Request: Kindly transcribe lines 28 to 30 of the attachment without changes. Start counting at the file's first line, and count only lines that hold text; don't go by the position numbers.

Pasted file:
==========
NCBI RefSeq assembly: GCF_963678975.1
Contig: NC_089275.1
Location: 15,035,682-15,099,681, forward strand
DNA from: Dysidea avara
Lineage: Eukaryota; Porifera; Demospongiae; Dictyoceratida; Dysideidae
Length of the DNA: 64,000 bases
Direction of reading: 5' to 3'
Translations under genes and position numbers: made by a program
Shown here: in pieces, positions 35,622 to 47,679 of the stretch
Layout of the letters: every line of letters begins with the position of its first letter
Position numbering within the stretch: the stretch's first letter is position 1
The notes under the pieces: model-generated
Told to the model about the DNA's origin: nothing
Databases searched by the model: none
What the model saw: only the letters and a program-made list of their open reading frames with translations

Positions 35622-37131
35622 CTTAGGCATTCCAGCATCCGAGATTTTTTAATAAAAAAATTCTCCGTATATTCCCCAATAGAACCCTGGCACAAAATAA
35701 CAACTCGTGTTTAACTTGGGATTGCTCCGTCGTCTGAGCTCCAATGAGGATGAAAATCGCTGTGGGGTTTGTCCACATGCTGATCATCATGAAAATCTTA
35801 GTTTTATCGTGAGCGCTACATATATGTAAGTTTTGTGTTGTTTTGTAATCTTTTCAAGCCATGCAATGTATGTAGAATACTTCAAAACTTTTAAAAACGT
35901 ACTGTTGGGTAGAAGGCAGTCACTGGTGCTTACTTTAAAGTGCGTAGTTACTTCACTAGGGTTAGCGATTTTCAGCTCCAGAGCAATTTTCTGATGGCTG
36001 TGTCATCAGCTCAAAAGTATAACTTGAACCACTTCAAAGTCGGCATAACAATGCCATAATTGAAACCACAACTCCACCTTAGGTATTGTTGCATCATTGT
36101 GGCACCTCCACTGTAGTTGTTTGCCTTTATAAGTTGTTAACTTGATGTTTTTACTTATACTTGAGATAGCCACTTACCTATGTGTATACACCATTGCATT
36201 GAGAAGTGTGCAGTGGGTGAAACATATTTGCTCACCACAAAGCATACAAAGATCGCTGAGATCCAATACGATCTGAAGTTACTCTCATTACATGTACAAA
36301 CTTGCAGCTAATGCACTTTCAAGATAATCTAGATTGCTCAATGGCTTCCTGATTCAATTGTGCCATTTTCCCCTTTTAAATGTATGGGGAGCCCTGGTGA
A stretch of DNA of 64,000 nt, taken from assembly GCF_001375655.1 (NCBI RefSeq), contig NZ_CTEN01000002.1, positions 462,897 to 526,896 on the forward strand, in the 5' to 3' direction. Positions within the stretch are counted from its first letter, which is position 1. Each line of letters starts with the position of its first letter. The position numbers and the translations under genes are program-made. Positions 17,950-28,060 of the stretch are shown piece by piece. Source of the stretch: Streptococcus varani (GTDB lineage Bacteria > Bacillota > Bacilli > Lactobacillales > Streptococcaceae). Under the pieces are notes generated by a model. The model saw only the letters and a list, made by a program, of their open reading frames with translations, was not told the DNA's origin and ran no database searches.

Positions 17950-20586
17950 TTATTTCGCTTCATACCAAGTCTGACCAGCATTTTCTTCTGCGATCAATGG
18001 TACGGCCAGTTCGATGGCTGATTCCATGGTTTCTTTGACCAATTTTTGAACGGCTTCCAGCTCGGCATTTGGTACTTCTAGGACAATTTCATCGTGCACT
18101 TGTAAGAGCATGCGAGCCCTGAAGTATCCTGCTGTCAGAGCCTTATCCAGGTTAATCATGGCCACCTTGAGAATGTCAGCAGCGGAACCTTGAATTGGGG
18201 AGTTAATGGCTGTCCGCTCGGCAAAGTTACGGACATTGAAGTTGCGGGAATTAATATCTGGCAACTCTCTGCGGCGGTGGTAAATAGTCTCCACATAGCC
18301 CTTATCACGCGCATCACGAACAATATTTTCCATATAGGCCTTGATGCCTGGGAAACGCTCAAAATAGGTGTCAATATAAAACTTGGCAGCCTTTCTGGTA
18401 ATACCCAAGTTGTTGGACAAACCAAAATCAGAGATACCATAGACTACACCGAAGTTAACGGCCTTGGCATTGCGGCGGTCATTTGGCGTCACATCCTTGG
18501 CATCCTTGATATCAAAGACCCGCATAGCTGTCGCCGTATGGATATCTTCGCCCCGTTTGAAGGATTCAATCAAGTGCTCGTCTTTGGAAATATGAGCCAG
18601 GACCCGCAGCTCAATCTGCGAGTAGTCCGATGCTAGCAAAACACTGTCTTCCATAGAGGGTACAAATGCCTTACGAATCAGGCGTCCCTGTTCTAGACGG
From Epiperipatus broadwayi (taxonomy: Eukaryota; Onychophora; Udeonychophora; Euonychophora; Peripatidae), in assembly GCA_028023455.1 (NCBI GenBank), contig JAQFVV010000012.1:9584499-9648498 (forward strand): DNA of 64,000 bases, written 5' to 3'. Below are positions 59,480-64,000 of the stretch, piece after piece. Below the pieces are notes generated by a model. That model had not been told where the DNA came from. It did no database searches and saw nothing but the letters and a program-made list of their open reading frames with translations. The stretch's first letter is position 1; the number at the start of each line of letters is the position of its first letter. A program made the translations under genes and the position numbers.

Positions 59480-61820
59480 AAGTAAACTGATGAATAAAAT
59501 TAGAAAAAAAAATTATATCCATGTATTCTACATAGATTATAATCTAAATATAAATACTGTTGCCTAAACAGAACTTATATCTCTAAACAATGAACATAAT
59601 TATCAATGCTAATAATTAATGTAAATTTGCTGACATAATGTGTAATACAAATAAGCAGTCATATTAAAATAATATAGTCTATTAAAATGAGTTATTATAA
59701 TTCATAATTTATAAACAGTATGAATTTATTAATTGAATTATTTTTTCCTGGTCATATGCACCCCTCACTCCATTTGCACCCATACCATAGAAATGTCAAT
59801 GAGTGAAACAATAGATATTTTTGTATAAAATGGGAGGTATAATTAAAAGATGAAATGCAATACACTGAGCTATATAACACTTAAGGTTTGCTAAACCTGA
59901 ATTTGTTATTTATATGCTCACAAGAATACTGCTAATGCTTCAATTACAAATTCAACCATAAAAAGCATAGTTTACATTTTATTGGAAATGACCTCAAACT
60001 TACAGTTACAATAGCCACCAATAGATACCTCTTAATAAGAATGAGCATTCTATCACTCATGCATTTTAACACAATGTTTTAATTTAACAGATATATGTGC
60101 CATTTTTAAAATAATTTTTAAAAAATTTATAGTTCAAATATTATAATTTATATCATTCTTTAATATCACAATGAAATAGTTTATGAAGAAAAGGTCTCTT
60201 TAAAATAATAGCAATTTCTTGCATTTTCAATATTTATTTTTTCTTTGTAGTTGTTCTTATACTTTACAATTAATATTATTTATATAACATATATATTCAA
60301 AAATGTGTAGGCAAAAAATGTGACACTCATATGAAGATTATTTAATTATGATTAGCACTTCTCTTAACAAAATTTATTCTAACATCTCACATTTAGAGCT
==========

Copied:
18001 TACGGCCAGTTCGATGGCTGATTCCATGGTTTCTTTGACCAATTTTTGAACGGCTTCCAGCTCGGCATTTGGTACTTCTAGGACAATTTCATCGTGCACT
18101 TGTAAGAGCATGCGAGCCCTGAAGTATCCTGCTGTCAGAGCCTTATCCAGGTTAATCATGGCCACCTTGAGAATGTCAGCAGCGGAACCTTGAATTGGGG
18201 AGTTAATGGCTGTCCGCTCGGCAAAGTTACGGACATTGAAGTTGCGGGAATTAATATCTGGCAACTCTCTGCGGCGGTGGTAAATAGTCTCCACATAGCC